The chief defense of Trump’s blatant dehumanization is that it was qualified. He was not referring to all immigrants but to a subset of extremists crossing the border through Mexico. However, we have found that this distinction becomes vague in the minds of Americans. When we ask Americans (or Spaniards) how much all Muslims are to blame for the acts of Muslim extremists, the average response is about 40 on a 100-point scale; at the same time, when it comes to the acts of white American and Christian extremists, people tend to hold all white Americans and Christians only 10 points responsible on this same scale. And the degree of collective blame was a good predictor of support for hostile policies toward Muslims. A spike in hate speech and hate crimes committed against innocent Muslims occurs in the aftermath of attacks by Muslim extremists.
Trump’s dehumanizing language reflects language that has been weaponized throughout the “illiberal democracies” in Eastern Europe. For example, Zsolt Bayer, the founder of Hungary’s ruling party and a close friend of Hungary’s current president, wrote in a 2013 editorial that a significant portion of the Roma “are not fit to live among human beings. … These people are animals and behave like animals. … Inarticulate sounds pour out of their bestial skulls. … These animals should not be allowed to exist. In no way. That needs to be solved — immediately and in any way.” Bayer’s quotes on Muslim refugees are similarly dehumanizing. He compared Muslim refugees to “lice” and used an analogy to illustrate their threat to Hungarians: “If I send you a nice big bowl of chocolates, and I inform you that I only poisoned ten of them, what would you do?” That analogy should sound familiar: It was adapted by Donald Trump Jr. and used on the campaign trail.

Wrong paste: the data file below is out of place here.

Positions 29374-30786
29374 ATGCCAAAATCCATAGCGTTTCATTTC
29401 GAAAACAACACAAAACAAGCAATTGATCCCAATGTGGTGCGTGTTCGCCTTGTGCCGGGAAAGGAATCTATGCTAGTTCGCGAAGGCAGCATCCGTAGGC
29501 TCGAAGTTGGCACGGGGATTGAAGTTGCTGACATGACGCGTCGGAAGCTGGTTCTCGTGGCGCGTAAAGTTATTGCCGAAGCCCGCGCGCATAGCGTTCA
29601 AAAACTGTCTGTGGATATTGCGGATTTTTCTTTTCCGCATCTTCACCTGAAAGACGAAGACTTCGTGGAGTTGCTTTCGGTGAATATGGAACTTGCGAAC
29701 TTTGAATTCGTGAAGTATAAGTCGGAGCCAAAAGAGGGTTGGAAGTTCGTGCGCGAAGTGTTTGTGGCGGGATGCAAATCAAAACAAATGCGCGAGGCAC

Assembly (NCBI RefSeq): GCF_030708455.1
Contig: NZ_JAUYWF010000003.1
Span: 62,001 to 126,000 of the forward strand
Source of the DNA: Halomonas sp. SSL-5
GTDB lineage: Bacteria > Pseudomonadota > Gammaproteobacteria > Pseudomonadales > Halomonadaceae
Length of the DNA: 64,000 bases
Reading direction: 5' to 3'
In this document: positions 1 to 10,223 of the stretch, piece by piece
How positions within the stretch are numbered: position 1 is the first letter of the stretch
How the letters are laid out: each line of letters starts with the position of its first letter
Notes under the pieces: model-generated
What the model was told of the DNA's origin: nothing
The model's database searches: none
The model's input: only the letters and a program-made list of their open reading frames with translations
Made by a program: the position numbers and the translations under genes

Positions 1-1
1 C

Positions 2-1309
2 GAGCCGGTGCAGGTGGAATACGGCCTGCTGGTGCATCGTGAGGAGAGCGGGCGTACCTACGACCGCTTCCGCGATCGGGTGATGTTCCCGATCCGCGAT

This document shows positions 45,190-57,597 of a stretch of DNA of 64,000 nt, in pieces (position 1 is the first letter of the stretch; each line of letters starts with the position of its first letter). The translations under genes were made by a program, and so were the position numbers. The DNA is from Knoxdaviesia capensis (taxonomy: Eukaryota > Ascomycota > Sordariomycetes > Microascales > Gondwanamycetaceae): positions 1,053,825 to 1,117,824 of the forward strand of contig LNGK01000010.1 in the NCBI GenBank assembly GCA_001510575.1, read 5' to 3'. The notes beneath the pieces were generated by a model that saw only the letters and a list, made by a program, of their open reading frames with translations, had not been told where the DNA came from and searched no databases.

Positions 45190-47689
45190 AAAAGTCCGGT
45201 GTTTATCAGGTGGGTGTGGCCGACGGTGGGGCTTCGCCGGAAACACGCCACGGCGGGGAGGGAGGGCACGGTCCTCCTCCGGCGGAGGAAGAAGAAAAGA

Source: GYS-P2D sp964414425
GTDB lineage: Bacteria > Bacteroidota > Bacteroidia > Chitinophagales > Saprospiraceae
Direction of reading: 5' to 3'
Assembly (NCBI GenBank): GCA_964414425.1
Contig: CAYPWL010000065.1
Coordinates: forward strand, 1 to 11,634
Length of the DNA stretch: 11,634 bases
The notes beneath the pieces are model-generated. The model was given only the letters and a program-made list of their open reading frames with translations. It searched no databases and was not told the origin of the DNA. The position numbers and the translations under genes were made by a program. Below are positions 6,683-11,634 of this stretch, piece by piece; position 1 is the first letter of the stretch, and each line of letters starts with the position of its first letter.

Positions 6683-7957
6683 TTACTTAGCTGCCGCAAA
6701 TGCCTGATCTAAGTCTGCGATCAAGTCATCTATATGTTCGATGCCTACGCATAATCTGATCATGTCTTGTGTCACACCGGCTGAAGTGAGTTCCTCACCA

President Trump and many other politicians who use dehumanizing language might claim that their comments are limited to a nasty subset of another group, not the group as a whole, and that their words should not be interpreted as an endorsement of violence. But even if these claims may be rhetorically true, they are psychologically irrelevant. Dehumanization is a virulent psychological process that predicts hostility around the world. Playing with the language is inviting violence against anyone perceived to be associated with the dehumanized. I suppose that matters only if you think the targets of the violence are worthy of moral consideration.